Tea was introduced in Rwanda in 1952 and is now one of the country’s major exports. The fertile volcanic soil and temperate climate make for perfect tea-growing conditions.
Most of the tea comes from large plantations. A small contribution comes from tea cooperatives and private growers. You can see tea plants covering the rolling hills. Their rich green is a striking contrast to the blue skies, dirt roads, and sunshine.
Processing tea leaves involves 12 tea factories across the country. A number of plantations are open to the public. This allows anyone who visits to learn about the process of harvesting and processing tea. This enables visitors to There is also the opportunity to taste the results.
Tea plantation tours take place in a variety of locations across Rwanda, with the major ones being around Nyungwe National Park – Gisoyu and Gisakura.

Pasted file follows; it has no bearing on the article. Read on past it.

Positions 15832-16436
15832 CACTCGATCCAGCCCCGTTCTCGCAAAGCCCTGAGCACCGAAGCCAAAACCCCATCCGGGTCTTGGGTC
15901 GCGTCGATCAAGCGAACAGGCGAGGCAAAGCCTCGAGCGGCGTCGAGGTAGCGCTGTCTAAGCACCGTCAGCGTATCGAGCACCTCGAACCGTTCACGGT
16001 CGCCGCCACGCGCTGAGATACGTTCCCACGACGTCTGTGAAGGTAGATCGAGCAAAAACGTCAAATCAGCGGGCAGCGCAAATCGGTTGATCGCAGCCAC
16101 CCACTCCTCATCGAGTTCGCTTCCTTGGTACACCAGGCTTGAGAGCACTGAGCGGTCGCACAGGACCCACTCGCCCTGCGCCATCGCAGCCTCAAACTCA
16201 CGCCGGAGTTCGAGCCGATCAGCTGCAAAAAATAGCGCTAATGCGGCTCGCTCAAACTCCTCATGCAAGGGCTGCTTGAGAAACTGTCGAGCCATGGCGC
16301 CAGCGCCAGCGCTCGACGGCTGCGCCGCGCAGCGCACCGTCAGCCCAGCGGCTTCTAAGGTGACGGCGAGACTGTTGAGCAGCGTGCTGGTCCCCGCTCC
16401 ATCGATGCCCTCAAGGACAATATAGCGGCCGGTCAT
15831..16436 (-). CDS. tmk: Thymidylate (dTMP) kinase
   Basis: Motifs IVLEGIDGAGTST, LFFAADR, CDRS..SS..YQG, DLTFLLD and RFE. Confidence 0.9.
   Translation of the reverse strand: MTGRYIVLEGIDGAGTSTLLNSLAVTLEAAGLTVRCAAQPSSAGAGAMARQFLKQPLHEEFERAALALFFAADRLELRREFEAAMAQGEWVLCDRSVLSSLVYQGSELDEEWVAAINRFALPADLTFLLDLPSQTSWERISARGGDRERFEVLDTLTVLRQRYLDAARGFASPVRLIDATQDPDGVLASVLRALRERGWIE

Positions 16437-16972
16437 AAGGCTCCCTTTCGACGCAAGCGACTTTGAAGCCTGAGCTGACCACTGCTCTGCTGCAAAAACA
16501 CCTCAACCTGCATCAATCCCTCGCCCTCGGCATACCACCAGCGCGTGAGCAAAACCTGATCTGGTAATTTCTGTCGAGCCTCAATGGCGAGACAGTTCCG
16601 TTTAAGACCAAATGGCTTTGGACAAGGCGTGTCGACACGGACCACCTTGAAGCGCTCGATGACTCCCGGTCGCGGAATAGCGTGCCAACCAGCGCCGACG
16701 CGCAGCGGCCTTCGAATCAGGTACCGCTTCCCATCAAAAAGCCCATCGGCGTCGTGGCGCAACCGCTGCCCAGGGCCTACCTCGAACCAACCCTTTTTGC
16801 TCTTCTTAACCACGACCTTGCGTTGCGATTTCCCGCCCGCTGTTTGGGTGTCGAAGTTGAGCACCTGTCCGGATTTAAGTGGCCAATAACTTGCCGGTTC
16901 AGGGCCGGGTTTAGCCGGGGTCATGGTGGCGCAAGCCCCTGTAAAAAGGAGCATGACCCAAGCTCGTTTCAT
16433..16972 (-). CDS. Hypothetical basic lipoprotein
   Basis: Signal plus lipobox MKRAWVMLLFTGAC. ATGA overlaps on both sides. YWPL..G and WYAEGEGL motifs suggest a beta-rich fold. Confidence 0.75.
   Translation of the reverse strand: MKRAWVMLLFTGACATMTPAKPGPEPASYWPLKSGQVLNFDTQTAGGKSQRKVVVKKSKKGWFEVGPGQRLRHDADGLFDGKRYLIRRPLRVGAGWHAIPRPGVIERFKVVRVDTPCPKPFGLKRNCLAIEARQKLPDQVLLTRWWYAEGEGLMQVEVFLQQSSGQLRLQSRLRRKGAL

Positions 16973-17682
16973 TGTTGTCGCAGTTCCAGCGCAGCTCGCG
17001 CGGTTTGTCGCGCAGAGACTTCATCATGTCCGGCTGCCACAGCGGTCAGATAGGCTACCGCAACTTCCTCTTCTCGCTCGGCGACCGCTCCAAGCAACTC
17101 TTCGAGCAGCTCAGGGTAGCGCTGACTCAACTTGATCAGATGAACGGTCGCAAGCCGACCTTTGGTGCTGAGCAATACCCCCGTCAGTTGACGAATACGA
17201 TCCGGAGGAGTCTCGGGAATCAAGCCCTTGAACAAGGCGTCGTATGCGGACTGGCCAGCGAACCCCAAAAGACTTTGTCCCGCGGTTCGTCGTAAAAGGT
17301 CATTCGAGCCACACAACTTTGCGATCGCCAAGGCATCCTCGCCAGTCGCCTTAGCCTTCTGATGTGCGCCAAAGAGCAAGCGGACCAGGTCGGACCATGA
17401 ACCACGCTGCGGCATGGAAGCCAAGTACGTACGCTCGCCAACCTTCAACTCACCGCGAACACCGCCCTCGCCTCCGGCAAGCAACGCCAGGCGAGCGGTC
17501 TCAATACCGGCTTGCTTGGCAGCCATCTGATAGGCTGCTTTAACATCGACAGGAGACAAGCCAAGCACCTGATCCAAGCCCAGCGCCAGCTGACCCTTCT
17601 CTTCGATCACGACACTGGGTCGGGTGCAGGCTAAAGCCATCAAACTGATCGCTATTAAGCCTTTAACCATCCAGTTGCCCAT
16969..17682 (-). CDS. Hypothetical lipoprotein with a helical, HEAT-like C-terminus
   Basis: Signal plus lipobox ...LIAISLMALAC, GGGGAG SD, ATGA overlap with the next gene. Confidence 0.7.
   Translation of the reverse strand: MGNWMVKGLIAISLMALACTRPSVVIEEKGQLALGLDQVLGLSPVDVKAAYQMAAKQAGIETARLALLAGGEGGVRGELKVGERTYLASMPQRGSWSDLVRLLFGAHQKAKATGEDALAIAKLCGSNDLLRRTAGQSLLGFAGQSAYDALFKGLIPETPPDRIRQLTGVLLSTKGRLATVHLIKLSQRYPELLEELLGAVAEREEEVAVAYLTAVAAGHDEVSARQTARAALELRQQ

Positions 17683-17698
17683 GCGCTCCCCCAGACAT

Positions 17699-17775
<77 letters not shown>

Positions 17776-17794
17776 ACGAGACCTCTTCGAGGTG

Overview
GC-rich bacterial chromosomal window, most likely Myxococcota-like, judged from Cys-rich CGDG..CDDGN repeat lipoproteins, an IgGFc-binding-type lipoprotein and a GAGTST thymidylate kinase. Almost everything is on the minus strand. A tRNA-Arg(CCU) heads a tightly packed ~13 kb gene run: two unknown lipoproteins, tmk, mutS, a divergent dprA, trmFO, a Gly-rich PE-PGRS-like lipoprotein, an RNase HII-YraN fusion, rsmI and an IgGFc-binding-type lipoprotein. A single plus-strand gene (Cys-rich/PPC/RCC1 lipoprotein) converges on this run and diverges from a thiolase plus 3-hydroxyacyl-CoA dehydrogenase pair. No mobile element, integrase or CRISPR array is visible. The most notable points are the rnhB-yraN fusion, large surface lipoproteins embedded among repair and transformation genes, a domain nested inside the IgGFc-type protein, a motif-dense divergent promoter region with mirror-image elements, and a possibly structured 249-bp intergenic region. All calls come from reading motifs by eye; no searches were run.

Tucked away at the far northern edge of Nyungwe National Park, the estate is breathtaking. The shimmering fields and winding pathways of the Gisovu Tea Estate sit right up against the primeval Nyungwe forest. The meticulous rows of tea draw a sharp contrast with the wild forest greenery just behind them.
The estate offers both day tours and accommodation, so after a tour of the grounds and cupping ceremony. those with time to spare can unwind here, mountain bike through the grounds. You can simply soak up the serenity over never-ending cups of the world’s finest tea.
You will find it hugging the undulating hills at the western fringes of Nyungwe Forest National Park. The Gisakura Tea Estate is among the most famous of Rwanda’s tea plantations. It is certainly among the most beautiful. Tours and tastings are easily arranged, and while there is currently no accommodation on the plantation itself. There are guesthouses just a short walk or drive away.
Keep an eye out for the troop of Colobus monkeys which live in a patch of forest within the plantation.